Stigma Fighters: Maddie R.

August 11th 1994. I was 15 and for quite some time my mind had been
spinning out of control. The previous year I had been sexually
assaulted. And I had been harboring the secret. It had catapulted me
into a life of confusion. I was in the midst of a serious eating
disorder. I could not concentrate at school. I was having blackouts
where I would not remember extended periods of time. There was a rage
bubbling under the surface.

This day was the day that my mind could take no more, the thoughts
that were running rampant convinced me that I the only choice I had
was to end my life. It would be better for everyone. My parents would
have less stress, the pain would be over. Or so my thoughts would have
me to believe.

And so I found every possible pill in my house. Over 500 and I took
them. Death beckoned me. And within 20 minutes I had suffered a grand
mal seizure. My younger brothers found me and I was rushed to the
hospital where I suffered cardiac arrest and congestive heart failure.
The oxygen was cut off to my brain for roughly 35 seconds and it was
recommended my parents call our pastor in as they didn’t believe I
would make it through the night. And they prepared them that if I did,
the likelihood that I would have somewhat severe brain damage was
significant.

But three days later…I woke up. Or I believe I woke up intermittently
before then, but this was the first time I was awake and have any
coherent memories. And I was mad. Why wasn’t I dead? How had I failed?
I couldn’t even manage to kill myself properly.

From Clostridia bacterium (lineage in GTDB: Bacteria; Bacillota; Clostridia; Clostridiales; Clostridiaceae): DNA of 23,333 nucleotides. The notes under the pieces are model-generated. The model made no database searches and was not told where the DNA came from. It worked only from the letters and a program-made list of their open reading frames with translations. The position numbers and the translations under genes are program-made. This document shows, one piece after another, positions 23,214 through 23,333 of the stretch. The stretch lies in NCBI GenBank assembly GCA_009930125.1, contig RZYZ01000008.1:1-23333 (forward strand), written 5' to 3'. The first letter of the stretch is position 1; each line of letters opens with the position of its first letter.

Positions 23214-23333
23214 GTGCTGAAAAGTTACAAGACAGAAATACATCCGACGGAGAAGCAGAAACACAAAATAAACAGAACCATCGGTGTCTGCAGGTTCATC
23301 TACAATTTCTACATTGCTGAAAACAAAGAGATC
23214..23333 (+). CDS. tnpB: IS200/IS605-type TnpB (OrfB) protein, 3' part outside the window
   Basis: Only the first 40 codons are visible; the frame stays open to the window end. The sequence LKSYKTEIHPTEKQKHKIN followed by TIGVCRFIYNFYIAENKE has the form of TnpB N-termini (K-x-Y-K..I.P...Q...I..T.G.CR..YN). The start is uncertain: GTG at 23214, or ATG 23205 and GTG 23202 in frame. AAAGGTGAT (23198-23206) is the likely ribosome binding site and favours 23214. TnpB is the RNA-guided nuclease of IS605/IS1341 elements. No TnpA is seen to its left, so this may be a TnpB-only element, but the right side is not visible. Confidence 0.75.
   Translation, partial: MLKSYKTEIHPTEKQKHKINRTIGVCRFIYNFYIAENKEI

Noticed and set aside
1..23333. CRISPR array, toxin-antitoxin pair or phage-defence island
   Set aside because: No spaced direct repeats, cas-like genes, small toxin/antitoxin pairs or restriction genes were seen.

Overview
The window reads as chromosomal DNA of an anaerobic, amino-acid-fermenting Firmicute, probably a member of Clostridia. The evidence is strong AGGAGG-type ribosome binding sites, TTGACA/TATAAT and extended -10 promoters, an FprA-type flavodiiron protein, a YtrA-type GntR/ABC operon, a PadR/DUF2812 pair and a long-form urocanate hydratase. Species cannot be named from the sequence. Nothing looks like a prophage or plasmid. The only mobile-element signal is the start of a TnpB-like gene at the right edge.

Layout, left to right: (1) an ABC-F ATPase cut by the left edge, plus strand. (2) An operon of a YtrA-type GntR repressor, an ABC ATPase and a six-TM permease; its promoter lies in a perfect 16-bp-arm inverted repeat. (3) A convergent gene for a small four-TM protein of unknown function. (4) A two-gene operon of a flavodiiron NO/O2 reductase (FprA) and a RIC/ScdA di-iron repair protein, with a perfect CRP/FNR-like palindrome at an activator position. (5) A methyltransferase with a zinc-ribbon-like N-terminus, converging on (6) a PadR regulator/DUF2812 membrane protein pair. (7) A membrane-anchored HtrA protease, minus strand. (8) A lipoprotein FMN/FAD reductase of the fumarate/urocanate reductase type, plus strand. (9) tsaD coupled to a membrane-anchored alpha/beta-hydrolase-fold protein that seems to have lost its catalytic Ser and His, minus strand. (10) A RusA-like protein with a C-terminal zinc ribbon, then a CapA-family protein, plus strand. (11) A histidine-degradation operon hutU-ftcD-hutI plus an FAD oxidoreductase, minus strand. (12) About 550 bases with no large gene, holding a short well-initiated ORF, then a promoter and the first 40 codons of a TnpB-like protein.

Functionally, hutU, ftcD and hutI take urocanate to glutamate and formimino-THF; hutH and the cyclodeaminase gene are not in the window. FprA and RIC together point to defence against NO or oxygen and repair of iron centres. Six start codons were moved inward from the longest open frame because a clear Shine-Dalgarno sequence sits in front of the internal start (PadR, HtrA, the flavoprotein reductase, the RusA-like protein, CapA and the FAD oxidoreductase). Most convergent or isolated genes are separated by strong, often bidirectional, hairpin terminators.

After spending another week in intensive care, I was moved to the
children’s psychiatric unit for the next two weeks. And here was the
start of a 20 year battle involving multiple diagnosis, suicide
attempts, numerous hospitals and more medicines than a stocked
pharmacy.

In other words, I was set up for failure. And so I did, so many times.

I was diagnosed with severe depression and bipolar. And, but for a
moment, I remember being so relieved. There was actually a term for
what was wrong with me. There was an answer. But the relief was short
lived.

I abhorred the medicines, they made me feel insane and worse than I
did before. The side effects were horrible. I also hadn’t told my
parents that I had been sexually assaulted the year before and it only
came out three years later that I had also been sexually abused as a
child. I was so ashamed, it just seemed easier to keep it to myself.
Only later would I ascertain just how devastating this would be.

I would come home from the hospitals and pull off “normal” for a while
before life would once again begin to fall apart. I graduated school
early and started college. I had an amazing job. But I was also
involved in abusive relationships. I would leave the house and go on
road trips, not telling anyone where I was going.

The cycle seemed never ending.

I began to develop seizures from the brain damage and at one point was
having hundreds per week. Having been in over ten hospitals at this
point, I was shuttled to one in North Carolina that also had a seizure
unit. I left with a new medicine that seemed to handle my seizures but
somehow left my emotions even more out of whack.

The next year I was placed in a hospital that specialized not only in
bipolar, but dissociation, as I was still blacking out serious moments
of time. The doctors could not agree on diagnosis and while there, I
tore my esophagus and my secret was out. While my family knew I had
battled anorexia a few years prior, none of them had any idea I was
seriously bulimic. The hospital shipped me to an in patient center for
eating disorders and to this day, it is still one of the most horrific
experiences of my life.

They took me off of all my medicines without talking with my other
doctors. The effects from coming off of them so quickly were ten fold.